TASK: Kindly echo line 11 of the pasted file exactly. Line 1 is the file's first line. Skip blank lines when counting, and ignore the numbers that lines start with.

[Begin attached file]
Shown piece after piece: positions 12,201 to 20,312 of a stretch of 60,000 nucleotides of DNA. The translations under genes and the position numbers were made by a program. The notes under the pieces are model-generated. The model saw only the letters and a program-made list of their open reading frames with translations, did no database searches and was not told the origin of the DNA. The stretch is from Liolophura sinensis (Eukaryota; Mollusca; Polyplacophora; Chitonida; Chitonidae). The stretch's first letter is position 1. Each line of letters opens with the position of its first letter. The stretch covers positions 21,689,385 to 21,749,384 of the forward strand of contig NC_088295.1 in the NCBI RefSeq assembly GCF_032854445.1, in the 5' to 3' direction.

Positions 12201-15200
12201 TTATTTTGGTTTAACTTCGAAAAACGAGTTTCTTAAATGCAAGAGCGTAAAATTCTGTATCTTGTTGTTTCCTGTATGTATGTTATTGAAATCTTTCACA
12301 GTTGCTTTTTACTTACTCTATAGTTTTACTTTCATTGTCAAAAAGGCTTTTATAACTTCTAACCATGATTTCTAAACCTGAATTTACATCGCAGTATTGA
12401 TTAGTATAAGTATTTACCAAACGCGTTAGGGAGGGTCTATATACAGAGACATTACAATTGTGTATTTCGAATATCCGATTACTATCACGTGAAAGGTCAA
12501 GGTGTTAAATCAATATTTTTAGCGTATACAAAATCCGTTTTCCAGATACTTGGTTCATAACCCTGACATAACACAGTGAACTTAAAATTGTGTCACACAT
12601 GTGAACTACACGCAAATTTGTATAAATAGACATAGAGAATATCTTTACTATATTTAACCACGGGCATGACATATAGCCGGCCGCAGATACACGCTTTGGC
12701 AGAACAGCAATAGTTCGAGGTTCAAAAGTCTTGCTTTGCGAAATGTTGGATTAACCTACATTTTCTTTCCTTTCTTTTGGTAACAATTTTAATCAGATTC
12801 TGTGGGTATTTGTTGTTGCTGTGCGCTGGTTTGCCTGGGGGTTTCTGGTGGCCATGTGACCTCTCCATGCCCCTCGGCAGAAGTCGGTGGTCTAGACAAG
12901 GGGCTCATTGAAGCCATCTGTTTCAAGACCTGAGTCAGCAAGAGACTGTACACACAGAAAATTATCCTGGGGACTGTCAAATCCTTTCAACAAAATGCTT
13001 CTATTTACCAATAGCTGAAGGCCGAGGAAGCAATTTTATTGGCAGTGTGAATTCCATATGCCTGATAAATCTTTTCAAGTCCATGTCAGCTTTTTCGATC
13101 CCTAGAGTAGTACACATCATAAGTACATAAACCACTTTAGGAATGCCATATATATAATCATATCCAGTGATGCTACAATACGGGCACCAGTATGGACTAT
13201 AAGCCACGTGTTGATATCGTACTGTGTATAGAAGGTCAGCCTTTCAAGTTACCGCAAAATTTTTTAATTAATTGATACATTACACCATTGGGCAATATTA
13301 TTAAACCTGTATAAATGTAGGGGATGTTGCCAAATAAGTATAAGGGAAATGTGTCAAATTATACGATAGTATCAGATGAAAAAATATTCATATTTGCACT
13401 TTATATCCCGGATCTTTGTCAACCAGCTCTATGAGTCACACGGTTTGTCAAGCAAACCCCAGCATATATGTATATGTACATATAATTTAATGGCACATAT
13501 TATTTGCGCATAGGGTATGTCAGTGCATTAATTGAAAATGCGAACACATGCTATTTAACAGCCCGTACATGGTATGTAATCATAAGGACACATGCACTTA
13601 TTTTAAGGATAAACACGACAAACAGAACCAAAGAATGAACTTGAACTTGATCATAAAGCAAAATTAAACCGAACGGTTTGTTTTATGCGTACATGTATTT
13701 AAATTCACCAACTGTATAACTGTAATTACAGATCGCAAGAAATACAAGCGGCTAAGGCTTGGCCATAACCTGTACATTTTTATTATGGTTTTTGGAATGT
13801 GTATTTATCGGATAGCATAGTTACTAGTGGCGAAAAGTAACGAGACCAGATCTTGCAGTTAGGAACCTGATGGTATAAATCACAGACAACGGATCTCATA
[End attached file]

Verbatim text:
13001 CTATTTACCAATAGCTGAAGGCCGAGGAAGCAATTTTATTGGCAGTGTGAATTCCATATGCCTGATAAATCTTTTCAAGTCCATGTCAGCTTTTTCGATC